Seventy years have passedsince the first foundations of this area of psychoiogy whìch is stili innovative, which has gone along paths which were not always easy, which has encountered ohstacles to its entry into officiai science and which has at times got iOSt in meanders and coilaterai branches of littie importance or i ncorrect scientific set. But despite these difficulties, in 70 years hod’ps’chotherapv has developed considerabiy, has ieft behind those rather mechanistic visions, partial and iimited visions, mvstical temptations, exaggeratedly experientiai attitudes, too intuitive ideas. And in this long ad somewhat tortuous path it has found its identitv, as a theoretical and technical area (though multiform) as a great model of hurnan functioning. Certainly bodjpsvchotherapy has suffered for its vocation to give great weight to feeling and experiencing rather than to conceptuaiising and the cognitive. In all these years not enough has been written and sometimes only to describe clinical cases, without reflecting without citing other authors wìthout accepting comparisons or openìng up to reciprocal criticism. What was given great space was the dimension of the experimental, the encounter with the new but this does not mean that theoretical development did not take piace that the path taken, stili complex and not always scientifically -clear, did not produce a growth in knowledge, techniques and applications to various fields, with a resuiting growth in the potential that the new mind-body concept hypothesized by the early authors alreadv carried within it. But what is it that really charcterises this great clinical area, this model of generai psychology, developmentai psychoiogv, of psvc hopathoiogy and psvchotherapy? The theoretical concepts of bodypsychotherapy. Bodvpsvchotherapv distinguishes itself not so much for the direct use of the body in therapy but fundamentallvand essen tiallv for a differen t inheren t theorv of mind-bodv functioning: no ionger pvramidal, with the mmd controlling evervthing from above, but of a circular nature in which ali the various psychocorpoeral levels contribute in equal fashion to the cornplex organisation of the organìsm. Rationality, memories, the symbolìc world, and then postures and movements, the world of the emotions, and finaliy the internal physiological systems are so many psychocorporeal functions which, integrated and deeplv connected in the baby can become disconnected from each other and become iimited or scleroticised. rage can be manifested only in a clenched jaw or fists: a face can express sadness without the person being aware of 11; a disappointment can become a contraction in the stomach; sweating palms and tacchycardia can reveal a fear that is not perceived; thoughts can keep on coming back to the same point: kntasies can be obsessively fearful; tense muscles produce a perennial state of alarm and so on. Bodvpsvchotherapv (and in particular functional bodvpsychotherapy) has systematicallv studied the relationships between all these levels, the laws which govern them, the way in which oid experiences have become crystalised in each one of them and continue to interfere with daily life. In therapy the aim is to get such deeply buried functioning to re emerge, to be remobllised and to reconstruct the original connections between the various levels of the psychocorporeal unit thus recreating harmony and equilibrium between the various aspects of the person and restoring the capacity to work in the world of relationships in adequate fashion with respect to the environment and with a fuli capacìty for contact. From this it is clear then that body psychotherapy is not defined in that it intervenes directiy on the body; just as family therapy is not defined just because it works with the famiiy and group analvsis because it works with groups. Working with families has led to an awareness of processes and functions that concern the individuai as part of a ‘family systemt, with precise laws ol reiationships. in the same way with ‘groupality’ (network, matrix, transpersonai) what were revealed were internal group aspects of the individuai, that is a wav of reading and interpreting human functioning through a particuiar viewpoint. in the same way having used the body directly in therapv (touching, inducing movement, modifying postures and ways of moving, massaging in particuiar ways) cannot just be seen as the addition of a new technique but constitutes a factor of radical transformation in the models of psychotherapy. When peopie began to work with the body in psychotherapv over seventy years ago a whoie series of phenomena were brought to light, of relations, processes which had not been placed up ti!! then which, iike in the case of family and groupanalvsis have pro fo undlv modified the epistemoiog icai framework that we stared with, the initiai frame and naturaily the set of techniques. A theory of personaiity which was abie to explain such phenomena had to be different as the hypotheses about the phases in the development of the chiid had to be changed, from the prenatai period onwards. And llnaiiy changes had to be made in the retlections about how pathoiogy comes about and a!terations in the psychophysicai functioning of the person, from the simpiest disturbances to the more serious pathologies. The centra! nucieus of the probiem is that when one uses physical contact with a patient the whoie theoreticai framework has to change. When the technique of the ‘famiiy sculpturet is used in famiiy therapy it cannot be denied that acting on the body produces movements and events which are specific in certain wavs, which is not the same as imagining such actions or symboiising them. Something happens which cannot be recounted in words and – here we trans!ate what has happened – something which cannot be expiained with the paradigms of that theoreticai mode! with those constructs and their usuai words. From another point of view we must ask whv have some psvchoanalvsts started to introduce the use of bodv techniques claiming that breathing techniques are necessarv with psychosomatic patients? When psychoanalvsts, to give another example, introduce direct contact with the patient’s body (in some cases declaring it ofllcially as in the case of relaxation or of haptonomie of Veldman and This) what has come into the theoretical model? In order to understand this we have to understand whv they do it. If indeed psvchosomatic body processes are as they claim at a theoretical leve! – preverbal and presymbolic, there is no point in going back to such archaic experiences since they could never get to what is considered to be the fulcrum of transformation in psychoanalysis, the possibility of elaboration and symbolisation. let us not forget that acting in psychoanalysis is considered to be ‘acting outTT or “discharging directly and is something which opposes re-elaboration. If on the other hand one admits a direct influence of body levels and related different states of consciousness on adult symbolic life then one has already left the framework of psvchoanalysis and starts to get into the formulations which helong to body psvchotherapv. What happens when the body is moved or touched that makes psychoanalysts transgress the abstinence principle? a principle which is certainly not of a moral order but a purely theoretical one and as such constìtutes one of the basic constructs of psvchoanalvsis. When the reply given is that this is the only way to get emotions, experiences and sensations to emerge that would otherwise never have come to light, that would then never have been perceived, thought or even if in inadequate fashion communicated, or even that this is a way of accelerating or intensiliying abreactive dynamic and elaborative processes then once again the whole psychoanalytic set up has been radically changed. We have already moved into another theoretical sphere, other hvpotheses which are taking the very path that body psvchotherapy took over seventy years ago. In order to be able to explain how the body can get far back experiences to reemerge directly one must begin to hypothesize that the elaborative processes do not have control over our functioning and that they are not set above a biologica! element, a proto- mental element both original and deprived of consciousness. One has to admit that there can be an autonomi ot body tunctions when these are disconnected from an original state of integration and above all that these are not only influenced by but that they in their turn influence , on equal terms, our thoughts and mental schemes and representations. Then we discover that the symbolic cannot always manage to transform the body and not because the latter belongs to a pre-symbolic era. indeed even if one were to posit as an absurd hypothesis it would be of no use, as we have said, to get it to re emerge because being pre-symbolic it would not be usable in the psychoanalytic process. Thus we are obliged to realise that the body does allow processes of symbolisation to come about which otherwise would not be opened up. We have to posit some sort of “body-memory’T and the existence of a stratification of emotions in various areas of the body. Anyway if one can get preverbal (but not only preverbal)experiences to reemerge by moving the body this means that primary processes are not so far removed from secondary processes, that psychocorporeal processes evolve and do not have such an abrupt and total discontinuity. There are numerous hypotheses about the infantile psychic life which go in this direction from Stern’s “experience envelopes” to Bowlby’s schemata of attachment, from Winnicott’s psychosoma to the resonance identification of Weiss and Sandier. Once one has got this far in one’s reasoning then we must understand why in bodypsychotherapy unusual sensations and perceptions emerge: such as tremors, tingling, streaming etc. WHY is it that certain areas get cold or hot, are perceived as heavy or light, big or swollen or smail. Such psychophysical changes are explained in bodypsvchotherapy as an emerging of extremely intense but buried experiences, an emerging of “unconsciousT’ body material, of experiences, emotions, memories and physical sensations that have been lost: sounds, touch, sight, smeli or whatever. In order to work directly with the body then it Is indispensable to know how the physiological apparatus is connected with postures and the muscular, where the neurone cortico-muscular paths lead and cortico-visceral, both ascending and descending, how the neurovegetative system acts on the rest of the organism; how it intiuences breathing, and more precisely particular tvpes of breathing,; what effect altered muscle tone has on the level of emotions, the symbolic, memories and elaboration. It Is indispensable to know what physical contact can produce in the patient and how and with what consequences different ways of touching, moving, inducing movement and breathing. And all this so as not to proceed blindlv at random and so as not lo run the risk of making therapy iatrogenic.In other words if the buried experiences lying hidden within the various areas of the self have a signiflcant influence on present conditions and ìf as a consequence both gratification and frustration became possible then it is absolutely indispensable for regression to such experiences to take on a positive connotation. It is indispensable then that such experiences begone through on all levels of the self, made gratitying and nurturing transforming the old traces and outcomes where they have a negative connotation in order to avoid repeating the same set of negative events that the patients have already been through in the development: indifference, incomprehension, detachment, hostility, mistrust or coldness towards them.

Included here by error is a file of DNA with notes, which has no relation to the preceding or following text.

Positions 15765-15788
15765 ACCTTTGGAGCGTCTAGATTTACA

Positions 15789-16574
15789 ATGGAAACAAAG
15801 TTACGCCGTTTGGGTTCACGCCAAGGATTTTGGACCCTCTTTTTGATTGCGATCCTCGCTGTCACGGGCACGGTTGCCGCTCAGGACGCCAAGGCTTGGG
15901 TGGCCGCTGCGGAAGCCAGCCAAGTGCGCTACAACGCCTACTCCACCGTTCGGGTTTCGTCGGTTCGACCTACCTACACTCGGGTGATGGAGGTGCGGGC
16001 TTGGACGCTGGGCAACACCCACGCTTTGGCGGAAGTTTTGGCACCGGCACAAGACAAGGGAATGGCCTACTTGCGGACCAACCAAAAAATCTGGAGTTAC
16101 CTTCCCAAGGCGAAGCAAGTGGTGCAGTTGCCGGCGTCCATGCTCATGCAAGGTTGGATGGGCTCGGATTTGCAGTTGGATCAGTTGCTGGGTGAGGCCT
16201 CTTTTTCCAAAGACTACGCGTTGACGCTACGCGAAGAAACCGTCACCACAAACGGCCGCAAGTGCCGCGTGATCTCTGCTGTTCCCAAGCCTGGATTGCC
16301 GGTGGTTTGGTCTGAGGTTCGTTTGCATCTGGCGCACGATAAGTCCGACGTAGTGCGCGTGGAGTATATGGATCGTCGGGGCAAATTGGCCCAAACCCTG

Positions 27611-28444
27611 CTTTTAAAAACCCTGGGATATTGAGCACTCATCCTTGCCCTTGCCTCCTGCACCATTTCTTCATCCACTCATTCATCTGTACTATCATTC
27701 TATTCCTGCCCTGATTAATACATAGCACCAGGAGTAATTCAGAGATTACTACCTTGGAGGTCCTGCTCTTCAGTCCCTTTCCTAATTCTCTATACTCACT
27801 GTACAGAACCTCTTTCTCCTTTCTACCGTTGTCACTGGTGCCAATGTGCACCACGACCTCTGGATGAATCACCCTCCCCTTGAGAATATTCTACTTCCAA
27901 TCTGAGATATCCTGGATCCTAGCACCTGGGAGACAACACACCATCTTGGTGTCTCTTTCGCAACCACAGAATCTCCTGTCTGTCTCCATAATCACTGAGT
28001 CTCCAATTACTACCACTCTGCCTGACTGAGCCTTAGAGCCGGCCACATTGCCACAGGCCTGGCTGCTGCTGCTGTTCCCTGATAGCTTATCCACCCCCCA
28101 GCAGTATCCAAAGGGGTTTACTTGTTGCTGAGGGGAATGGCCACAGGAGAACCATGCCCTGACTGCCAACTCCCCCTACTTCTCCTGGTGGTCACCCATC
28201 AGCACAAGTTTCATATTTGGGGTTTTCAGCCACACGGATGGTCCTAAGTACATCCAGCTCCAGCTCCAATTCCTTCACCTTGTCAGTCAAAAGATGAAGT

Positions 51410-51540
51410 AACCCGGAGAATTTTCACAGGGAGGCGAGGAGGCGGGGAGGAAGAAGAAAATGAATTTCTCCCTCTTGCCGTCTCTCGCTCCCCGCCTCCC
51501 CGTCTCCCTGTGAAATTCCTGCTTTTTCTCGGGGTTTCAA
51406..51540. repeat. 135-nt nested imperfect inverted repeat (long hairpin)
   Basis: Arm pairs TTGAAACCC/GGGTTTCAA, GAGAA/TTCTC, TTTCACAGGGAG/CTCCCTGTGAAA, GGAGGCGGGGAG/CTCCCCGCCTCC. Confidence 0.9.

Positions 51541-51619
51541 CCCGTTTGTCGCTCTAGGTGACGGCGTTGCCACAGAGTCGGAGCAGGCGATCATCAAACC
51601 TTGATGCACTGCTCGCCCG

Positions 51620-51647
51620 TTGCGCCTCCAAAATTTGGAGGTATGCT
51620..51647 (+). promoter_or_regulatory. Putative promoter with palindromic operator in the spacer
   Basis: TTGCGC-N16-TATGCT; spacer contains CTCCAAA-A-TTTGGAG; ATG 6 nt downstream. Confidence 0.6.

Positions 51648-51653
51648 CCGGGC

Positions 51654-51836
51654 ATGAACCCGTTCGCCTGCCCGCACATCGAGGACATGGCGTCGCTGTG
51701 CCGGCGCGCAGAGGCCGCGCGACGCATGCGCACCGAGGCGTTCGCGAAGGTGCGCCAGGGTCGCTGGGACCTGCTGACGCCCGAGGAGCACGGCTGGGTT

Now such an articulated complex of hypotheses, centred on a fundamental circularity of boy-psyche connections cannot be sucked into psychoanalysis and its theoretical framework and epistemology nor by other approaches as is evident. Nor can one justify the introduction of direct work on the body in these other therapeutic approaches simply because there is the assumption the “if I only touch a bit then I don’t necessarily have to change my theoretical framework or outlook”, in fact “only a bit” can often be far more upsetting than a lot, and therefore if ìt is lacking in theoretical criteria far more dangerous. The whole problematic has already been dealt with in the lc)ng journey of bodypsychotherapy up tili now. it would be absurd to pretend that such competence does not exist and to begin again from the beginning and discover the wheel all over again, following the same route, beginning with hypnosis, in order to discover the existence of the unconscious and the phenomena of transference. What is more no-one today would dream of ‘discovering’ and considering them to be one’s own personal achievement, the laws of behaviourism, cognitive processes, systemic relationships, group matrices. And what we have outlined for psychoanalysis holds for these other theoretical areas.